Suggested changes to how South Africa’s income tax is structured could mean tighter margins for the country’s casinos.
A national tax based on Gross Gambing Revenue could be introduced from April 2013. Proposed amendments detailed in the February budget revenue by Finance Minister Pravin Gordhan would also see all gambling winnings above R25,000 taxed at 15 per cent. An extra one per cent tax will be levied against hotels which have casinos as part of their revenue stream as from April next year.
Nikki Forster‚ Price Waterhouse Cooper’s South African hospitality and gaming analyst‚ said the industry should ‘brace itself’ for the new tax, which she said would eat into profits.
“Undoubtedly it is a relief for the industry that the government has scrapped plans to introduce a withholding tax as this would have had a negative effect on the sector‚ particularly high-stakes gamblers‚” Forster said.
Instead, it is proposed that a national tax based on gross gambling revenues be introduced from 1 April 2013, as an additional one levy on top of an existing provincial gambling base. A similar base will be used to tax the national lottery. However, there is currently no detail available on how the proposed tax is to be calculated or collected.
Mrs Forster said that the proposed additional gaming tax would eat into profits margins of casinos. The industry already has a levy in place on gaming plus Value Added Tax (VAT) and income tax. “This is just another one per cent above that, meaning that profit margins will be squeezed significantly at casinos, particularly at smaller casinos,” she explained. “To add another one per cent is extremely punitive for the industry. The fiscus is getting a big enough share of the pie already from the industry.”
According to Price Waterhouse Coopers it was only a matter of time before the Government looked for another potential source of revenue. South Africa already has sin taxes in place for the consumption of tobacco and alcohol. The purpose of the new law is to expand the tax base and to increase the source of revenue.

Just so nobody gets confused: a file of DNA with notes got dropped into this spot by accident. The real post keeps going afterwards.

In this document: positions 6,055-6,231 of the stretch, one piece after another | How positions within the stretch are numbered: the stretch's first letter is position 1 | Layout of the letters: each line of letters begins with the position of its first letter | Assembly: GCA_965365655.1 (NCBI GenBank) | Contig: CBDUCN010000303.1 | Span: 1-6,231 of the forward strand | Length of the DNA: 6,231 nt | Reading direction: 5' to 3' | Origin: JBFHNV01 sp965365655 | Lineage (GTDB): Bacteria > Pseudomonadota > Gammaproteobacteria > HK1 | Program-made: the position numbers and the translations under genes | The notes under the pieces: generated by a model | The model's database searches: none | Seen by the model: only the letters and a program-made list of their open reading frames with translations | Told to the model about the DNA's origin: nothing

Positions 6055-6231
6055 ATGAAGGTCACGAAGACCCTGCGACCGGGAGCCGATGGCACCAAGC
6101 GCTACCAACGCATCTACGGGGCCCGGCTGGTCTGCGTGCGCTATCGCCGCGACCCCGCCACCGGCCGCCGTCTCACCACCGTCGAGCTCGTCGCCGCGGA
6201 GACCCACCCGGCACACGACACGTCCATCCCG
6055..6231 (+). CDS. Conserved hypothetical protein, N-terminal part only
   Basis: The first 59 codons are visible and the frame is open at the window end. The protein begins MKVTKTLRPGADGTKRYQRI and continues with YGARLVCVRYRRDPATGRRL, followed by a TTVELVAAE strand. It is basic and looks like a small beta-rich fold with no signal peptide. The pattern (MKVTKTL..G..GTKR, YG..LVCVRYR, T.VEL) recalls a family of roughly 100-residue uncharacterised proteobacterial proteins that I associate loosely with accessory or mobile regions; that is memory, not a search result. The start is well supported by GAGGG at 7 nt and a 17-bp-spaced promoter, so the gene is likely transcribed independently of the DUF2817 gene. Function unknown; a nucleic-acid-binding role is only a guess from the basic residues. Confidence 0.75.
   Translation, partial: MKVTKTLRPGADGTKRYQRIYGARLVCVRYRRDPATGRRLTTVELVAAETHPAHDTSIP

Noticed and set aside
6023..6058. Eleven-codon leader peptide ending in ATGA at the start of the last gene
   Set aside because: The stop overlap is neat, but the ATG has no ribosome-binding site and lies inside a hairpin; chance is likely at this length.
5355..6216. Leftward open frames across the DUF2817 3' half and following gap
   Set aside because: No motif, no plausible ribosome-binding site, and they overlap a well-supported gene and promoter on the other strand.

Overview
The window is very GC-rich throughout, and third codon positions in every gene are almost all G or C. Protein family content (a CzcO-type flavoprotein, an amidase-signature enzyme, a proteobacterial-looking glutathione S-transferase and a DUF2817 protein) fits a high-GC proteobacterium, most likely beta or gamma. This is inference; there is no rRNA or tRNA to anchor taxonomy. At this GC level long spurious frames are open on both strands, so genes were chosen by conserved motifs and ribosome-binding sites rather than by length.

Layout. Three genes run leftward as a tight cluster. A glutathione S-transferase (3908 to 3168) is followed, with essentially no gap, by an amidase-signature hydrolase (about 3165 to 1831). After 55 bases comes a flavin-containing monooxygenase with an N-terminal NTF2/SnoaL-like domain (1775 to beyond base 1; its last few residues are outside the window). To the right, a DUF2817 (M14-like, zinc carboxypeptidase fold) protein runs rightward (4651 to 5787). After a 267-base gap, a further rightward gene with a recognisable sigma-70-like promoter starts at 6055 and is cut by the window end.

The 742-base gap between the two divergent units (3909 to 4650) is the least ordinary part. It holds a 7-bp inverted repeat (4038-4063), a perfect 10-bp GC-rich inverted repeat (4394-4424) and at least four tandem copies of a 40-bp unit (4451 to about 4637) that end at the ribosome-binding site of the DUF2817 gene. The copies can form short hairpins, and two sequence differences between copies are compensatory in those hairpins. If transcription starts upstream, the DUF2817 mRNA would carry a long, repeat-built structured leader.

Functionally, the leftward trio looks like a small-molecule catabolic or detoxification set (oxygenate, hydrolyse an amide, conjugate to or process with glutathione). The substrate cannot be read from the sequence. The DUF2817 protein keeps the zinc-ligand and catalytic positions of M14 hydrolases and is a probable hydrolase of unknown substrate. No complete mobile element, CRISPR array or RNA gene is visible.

Kyle Mandy, PwC Head of National Tax Technical, explained: “If a person wins the National Lottery, or on occasion wins money from betting on a horse race or in a casino, such winnings are usually capital in nature, and not subject to income tax and capital gains tax.”
However, if a person regularly engages in gambling activities, the South African Revenue Service (SARS) may consider them to be a professional gambler, said the National Tax Technician. The winnings from such betting transactions will be considered to be gross income and subject to income tax.
The Government needs to take into account the significant contribution the industry makes to the state coffers and should approach with caution imposing further taxes and restricting regulations which may threaten the profitability of the industry and may have an impeding effect on job creation, warned Mrs Forster. She points out the proposed new tax may have a negative effect on the creation of jobs.
South Africa’s casino industry saw its GGR increase by five per cent in 2011 increased to R17.14bn from the previous year’s R16.268bn. The sector generated R4.5bn in gaming taxation during the year which was paid to central government.
The National Gambling Act allows 40 licence casinos, with 37 casinos currently operating across South Africa. “This leaves little room for further expansion,” said Mrs Forster. “Nevertheless, we do expect new investment in the casino market.”